Last year, Sterling Van Wagenen, the co-founder of the Sundance Film Festival, read one of Payne’s scripts and liked it. Now, he is trying to get funding for Payne from the National Endowment for the Humanities.

Through Yale-in-Hollywood, Payne interned for National Geographic Feature Films and Roger Gimbel Productions. With National Geographic, Payne says his responsibilities included “standard intern stuff: copying, answering phones. Aside from that, there were two things — covering, which is reading and evaluating screenplays for things like character, structure, dialogue, setting, and premise, and then development. They’d give me five characters and if that would fit with this they’d let me be a writer. I would come up with scenarios. I would take page outlines to three to four page outlines.”

For Payne, the internships propelled him into the workforce that he plans to join post-graduation. Payne is not actually considering working for either company — especially since neither is looking to hire — but the internship will likely still reap rewards, Payne said.

“The head producer is very well-respected in the industry, and he has some good connections, so maybe that could help in getting me a job,” he said.

This is exactly what the Summer Internship Program aims for, according to Testani.

“Sometimes the internships run into September, and [if the students can] stay on, hopefully they’ll start to work there full time,” he said.

This works out particularly well for students who have graduated. One of the seniors who participated in Yale in Hollywood this summer, for example, is now working for the same organization full time.

The Yale in Hollywood Club provided support for its interns throughout the summer. Yale in Hollywood Internship Coordinator Aaron Kogan ’00, who is starting a production company, helped Payne settle himself into the business.

“He took me out to lunch, and kind of mentored me as I was in the process of getting an agent and meeting with lawyers,” Payne said.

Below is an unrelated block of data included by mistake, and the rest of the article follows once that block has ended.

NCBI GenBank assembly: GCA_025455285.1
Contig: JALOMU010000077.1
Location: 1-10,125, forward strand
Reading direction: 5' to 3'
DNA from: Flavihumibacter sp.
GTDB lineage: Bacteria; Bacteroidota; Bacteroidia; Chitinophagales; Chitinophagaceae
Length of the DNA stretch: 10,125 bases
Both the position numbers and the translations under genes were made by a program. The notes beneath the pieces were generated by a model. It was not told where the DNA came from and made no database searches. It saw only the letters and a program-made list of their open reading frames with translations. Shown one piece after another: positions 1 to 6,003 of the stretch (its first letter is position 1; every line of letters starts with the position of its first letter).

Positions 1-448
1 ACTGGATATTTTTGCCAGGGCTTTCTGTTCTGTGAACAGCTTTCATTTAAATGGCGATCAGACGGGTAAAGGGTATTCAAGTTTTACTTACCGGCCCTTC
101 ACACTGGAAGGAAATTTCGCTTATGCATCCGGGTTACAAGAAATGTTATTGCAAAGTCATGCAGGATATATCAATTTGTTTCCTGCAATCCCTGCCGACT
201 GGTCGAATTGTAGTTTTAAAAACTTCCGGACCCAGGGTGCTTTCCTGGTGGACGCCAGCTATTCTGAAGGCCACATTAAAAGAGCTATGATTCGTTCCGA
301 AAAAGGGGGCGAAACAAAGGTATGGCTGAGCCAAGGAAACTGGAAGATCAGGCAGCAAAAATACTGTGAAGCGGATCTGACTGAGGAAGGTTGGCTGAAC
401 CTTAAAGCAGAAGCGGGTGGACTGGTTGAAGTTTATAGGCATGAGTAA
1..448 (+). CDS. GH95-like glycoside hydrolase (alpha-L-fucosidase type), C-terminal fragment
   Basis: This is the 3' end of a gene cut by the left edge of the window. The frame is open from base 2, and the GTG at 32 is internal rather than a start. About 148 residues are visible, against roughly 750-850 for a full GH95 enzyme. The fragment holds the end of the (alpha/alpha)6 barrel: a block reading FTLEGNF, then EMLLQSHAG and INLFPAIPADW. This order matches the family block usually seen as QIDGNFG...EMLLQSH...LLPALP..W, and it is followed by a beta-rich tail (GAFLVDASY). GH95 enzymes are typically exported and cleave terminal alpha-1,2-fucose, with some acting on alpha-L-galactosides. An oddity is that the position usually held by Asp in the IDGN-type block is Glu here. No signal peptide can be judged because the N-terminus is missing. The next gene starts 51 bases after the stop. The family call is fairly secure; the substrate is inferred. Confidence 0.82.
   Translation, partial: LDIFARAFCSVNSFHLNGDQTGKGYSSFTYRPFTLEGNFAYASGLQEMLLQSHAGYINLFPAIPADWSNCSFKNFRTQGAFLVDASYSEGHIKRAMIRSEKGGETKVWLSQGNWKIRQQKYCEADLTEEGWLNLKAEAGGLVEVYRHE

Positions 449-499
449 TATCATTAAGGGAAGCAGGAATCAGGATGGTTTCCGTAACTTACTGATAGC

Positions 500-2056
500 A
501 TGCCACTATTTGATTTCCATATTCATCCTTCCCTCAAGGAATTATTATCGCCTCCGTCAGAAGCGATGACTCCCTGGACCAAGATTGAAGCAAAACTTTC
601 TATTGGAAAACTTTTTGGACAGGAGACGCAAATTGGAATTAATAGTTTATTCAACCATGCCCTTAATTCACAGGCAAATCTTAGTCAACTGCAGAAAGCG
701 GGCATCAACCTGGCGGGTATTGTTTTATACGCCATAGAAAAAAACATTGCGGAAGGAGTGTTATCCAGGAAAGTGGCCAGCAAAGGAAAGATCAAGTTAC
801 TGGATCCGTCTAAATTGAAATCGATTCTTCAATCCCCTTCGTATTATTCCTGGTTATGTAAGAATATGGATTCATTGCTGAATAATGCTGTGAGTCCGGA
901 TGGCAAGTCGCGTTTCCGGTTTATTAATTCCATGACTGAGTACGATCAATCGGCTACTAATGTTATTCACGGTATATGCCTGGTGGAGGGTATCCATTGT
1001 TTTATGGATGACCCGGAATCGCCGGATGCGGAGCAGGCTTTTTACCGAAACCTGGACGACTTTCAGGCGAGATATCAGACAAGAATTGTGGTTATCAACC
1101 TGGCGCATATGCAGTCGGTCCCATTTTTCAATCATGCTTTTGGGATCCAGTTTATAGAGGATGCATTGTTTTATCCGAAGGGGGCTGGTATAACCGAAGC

Payne added that the events may not have been as useful as Yale in Hollywood may have liked.

“Unless you make really, really good friends, it’s hard to use a good contact unless you have an agent,” he said.

And, according to Tauxe, the alumni at Yale in Hollywood events were, in large part, only recent graduates whose careers had not taken off yet.

Payne has already begun to make career plans. Working for National Geographic Feature Films, for example, Payne may have already found one feature film-writing gig. HBO and National Geographic have expressed joint interest in one of Payne’s scripts about “the story of a person who blew the lid on the Soviet bioethics program, where they genetically spliced smallpox and the Ebola virus, which could basically wipe out the human population.”

Whatever happens, Payne is anxious to move to Los Angeles post-graduation, despite several cultural disappointments during his summer stay.

“Our apartment got broken into, they stole about $500 cash and my laptop, with a year’s worth of writing, and schoolwork,” Payne said. “It was a bummer, but good growing-up kind of stuff.”

Payne grew up in other ways too.

“I did a lot of dating,” Payne said. “You don’t find a lot of time to date at Yale. There were all kinds of women to date. I ended up dating a 29-year-old belly dancer who was Mormon. It was wonderful.”

And about that show he left?

“It was sleazy, and I walked off after the first day,” Payne said. “But I made a great contact from that, so people do respect having morals in the industry.”